Atari, widely known for their extensive video game library, also produced pinball machines for a short time during the late 1970’s. In many ways, Atari went against the norm in both their design and style of their machines. All of the produced Atari machines, other than the massive Hercules, were widebody designs. Early machines featured score displays mounted in the apron area, with circuit boards in the lower cabinet. After Hercules, in 1979, Atari ended their involvement in pinball, instead opting to focus on the video game and home console markets. A couple of prototypes were made after 1979 but nothing was released.
Atari pinball system can be effectively divided into two distinct generations, which will be referred to as Gen1 and Gen2. The vast majority of machines produced were manufactured utilizing the Gen1 board set. Only Superman and Hercules utilized the Gen2 system. Road Runner, of which only two machines were made, utilized a Gen3 design that was never put into production.
The two styles are easily distinguished both in their layout and locations. Gen1 boards incorporate all of their components into a single large sized circuit board, which is mounted in the lower cabinet below the playfield. Gen2 boards were split into two separate boards located in the headbox, a CPU board and an I/O board, which are connected via a 40 pin cable. Note that while using the same basic board, Gen1 boards are not drop-in interchangeable. Boards were assembled according to the machines they were going to be installed into, and not all components were installed on the board. You will need to inspect a donor board to see which solenoid circuits are actually installed, and you may need to install additional circuits in order to activate all solenoids.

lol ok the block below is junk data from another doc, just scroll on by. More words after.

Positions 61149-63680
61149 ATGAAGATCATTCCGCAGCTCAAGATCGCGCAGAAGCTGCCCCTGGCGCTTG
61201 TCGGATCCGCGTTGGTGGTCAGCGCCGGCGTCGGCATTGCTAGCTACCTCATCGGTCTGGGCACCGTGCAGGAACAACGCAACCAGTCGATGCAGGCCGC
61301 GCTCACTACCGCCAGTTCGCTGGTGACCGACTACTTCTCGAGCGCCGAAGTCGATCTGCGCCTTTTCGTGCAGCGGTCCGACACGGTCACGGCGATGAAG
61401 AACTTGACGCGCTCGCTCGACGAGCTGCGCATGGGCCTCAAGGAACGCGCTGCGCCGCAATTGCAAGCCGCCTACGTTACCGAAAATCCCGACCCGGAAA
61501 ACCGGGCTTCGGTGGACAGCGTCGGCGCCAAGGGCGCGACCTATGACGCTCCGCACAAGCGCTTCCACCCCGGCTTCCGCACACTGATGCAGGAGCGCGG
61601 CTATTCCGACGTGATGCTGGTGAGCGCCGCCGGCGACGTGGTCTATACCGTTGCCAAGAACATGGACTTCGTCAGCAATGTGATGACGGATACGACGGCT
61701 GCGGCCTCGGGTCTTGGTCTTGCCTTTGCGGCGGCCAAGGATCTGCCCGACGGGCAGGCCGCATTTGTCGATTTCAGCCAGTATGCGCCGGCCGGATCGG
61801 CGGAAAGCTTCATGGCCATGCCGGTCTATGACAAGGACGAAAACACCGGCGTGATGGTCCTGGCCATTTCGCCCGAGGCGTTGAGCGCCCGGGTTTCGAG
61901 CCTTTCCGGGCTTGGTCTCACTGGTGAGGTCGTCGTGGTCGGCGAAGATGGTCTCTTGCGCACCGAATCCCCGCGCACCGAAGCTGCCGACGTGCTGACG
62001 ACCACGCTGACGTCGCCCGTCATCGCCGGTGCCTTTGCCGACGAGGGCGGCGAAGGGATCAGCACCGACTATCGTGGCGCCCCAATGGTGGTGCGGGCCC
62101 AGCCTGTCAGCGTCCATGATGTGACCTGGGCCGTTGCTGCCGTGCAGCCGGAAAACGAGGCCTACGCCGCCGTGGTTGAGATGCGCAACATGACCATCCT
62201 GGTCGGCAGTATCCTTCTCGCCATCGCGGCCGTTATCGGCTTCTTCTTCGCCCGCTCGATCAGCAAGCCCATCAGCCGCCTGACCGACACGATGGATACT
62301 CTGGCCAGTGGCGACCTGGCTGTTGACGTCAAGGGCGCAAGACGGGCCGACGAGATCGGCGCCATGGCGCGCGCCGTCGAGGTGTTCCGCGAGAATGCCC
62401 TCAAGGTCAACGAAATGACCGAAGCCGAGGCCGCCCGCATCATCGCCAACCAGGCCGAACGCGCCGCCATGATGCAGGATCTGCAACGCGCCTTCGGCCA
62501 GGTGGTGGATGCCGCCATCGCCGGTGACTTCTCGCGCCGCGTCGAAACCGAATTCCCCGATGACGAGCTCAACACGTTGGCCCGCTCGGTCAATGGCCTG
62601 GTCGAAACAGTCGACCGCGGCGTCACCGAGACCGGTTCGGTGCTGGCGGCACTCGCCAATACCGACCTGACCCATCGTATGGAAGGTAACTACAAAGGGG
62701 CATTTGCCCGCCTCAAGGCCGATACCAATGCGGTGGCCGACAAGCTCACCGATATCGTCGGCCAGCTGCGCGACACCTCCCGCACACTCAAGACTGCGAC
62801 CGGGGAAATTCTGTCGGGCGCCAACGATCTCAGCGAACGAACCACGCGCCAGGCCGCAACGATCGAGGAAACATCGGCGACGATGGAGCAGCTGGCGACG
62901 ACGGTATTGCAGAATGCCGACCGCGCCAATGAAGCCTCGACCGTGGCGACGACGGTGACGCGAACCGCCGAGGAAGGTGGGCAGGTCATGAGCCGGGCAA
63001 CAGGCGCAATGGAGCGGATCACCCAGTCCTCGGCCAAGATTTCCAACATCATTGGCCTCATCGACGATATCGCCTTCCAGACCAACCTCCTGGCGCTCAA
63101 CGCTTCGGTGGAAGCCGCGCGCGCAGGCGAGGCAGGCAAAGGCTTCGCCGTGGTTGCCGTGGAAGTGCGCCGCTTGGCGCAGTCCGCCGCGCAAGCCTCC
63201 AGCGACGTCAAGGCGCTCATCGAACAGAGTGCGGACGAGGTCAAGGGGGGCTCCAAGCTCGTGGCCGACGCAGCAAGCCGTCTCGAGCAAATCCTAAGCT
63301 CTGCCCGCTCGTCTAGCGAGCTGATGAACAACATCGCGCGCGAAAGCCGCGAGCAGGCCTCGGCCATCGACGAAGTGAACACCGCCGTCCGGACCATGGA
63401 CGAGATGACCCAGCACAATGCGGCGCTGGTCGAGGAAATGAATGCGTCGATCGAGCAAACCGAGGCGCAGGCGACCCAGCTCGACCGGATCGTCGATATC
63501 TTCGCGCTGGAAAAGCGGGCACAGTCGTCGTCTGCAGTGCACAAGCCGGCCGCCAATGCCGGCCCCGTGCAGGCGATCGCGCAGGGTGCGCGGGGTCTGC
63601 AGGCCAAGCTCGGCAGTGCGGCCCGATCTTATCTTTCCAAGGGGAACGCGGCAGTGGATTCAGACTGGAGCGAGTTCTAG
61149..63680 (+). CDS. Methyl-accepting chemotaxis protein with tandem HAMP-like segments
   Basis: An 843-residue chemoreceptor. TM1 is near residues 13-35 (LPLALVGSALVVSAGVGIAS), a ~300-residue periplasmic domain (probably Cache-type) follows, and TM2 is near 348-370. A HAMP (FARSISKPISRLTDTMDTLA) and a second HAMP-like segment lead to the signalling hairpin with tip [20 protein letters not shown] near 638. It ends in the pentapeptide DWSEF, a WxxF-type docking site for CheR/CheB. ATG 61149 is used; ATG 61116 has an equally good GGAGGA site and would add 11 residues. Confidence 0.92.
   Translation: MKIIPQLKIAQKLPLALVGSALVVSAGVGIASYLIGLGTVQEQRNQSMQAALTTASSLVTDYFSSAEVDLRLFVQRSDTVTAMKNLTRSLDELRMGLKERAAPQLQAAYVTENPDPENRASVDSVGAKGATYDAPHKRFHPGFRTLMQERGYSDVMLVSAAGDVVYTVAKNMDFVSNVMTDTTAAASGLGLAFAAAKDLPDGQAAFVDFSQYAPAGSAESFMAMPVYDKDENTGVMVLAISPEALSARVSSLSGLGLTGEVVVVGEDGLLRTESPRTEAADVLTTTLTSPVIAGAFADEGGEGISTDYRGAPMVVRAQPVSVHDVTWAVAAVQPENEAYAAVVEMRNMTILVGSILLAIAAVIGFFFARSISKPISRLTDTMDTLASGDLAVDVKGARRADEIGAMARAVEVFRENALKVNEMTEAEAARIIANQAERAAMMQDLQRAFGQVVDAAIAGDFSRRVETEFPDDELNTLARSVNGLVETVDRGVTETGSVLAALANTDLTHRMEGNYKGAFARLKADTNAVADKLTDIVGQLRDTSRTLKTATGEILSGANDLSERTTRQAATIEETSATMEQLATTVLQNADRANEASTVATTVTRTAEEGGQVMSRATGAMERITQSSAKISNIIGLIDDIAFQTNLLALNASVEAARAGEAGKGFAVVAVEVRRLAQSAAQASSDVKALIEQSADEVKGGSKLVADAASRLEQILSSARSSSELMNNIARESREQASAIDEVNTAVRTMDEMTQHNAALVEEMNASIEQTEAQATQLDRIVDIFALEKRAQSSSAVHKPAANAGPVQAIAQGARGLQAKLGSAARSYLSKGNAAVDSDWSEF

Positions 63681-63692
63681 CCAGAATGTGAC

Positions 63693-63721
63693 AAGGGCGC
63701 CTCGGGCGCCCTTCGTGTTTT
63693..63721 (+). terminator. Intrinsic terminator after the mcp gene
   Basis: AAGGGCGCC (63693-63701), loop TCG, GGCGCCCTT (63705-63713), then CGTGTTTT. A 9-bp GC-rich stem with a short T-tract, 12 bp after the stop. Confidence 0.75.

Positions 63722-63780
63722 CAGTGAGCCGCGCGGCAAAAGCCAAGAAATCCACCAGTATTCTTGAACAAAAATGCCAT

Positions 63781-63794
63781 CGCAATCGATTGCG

Atari took a very different approach to their circuit designs than other manufacturers of the same era. Rather than use an 8×8 matrix design for switches and lamps, Atari machines have discrete connectors and wiring for each lamp and switch. This results in a large number of wiring connectors and wires, as each switch and each lamp generally has its own dedicated wire and connection. Though in some cases, multiple switches may be daisy chained together, if they perform the same actions, such as Switch 20 on Superman machines.
Another interesting feature is that the insert lamps do not turn on and off like other manufacturers. Instead of being normally turned “off”, lamps are kept turned on, but in a very dim state. When a lamp would be turned “on”, it’s switched from dim to bright. This was done intentionally, in order to extend bulb life, by reducing the stresses incurred in the filament when switching on and off. However this also means that Atari machines are not compatible with LED lighting for the inserts, as they would always be turned on.
With Airborne Avenger and prior games, Atari introduced rotary solenoids, which were primarily used for flippers and hole kickers. Eventually, Atari switched over to standard plunger-style solenoid assemblies. Atari even offered kits to operators to convert rotary-style flippers to plunger-style flippers because failure rates were reported to be high.
Atarimuseum.nl is the proud owner of the “Time 2000” pinball machine.
And the official Field Service Manual.
Youtube video of the gameplay: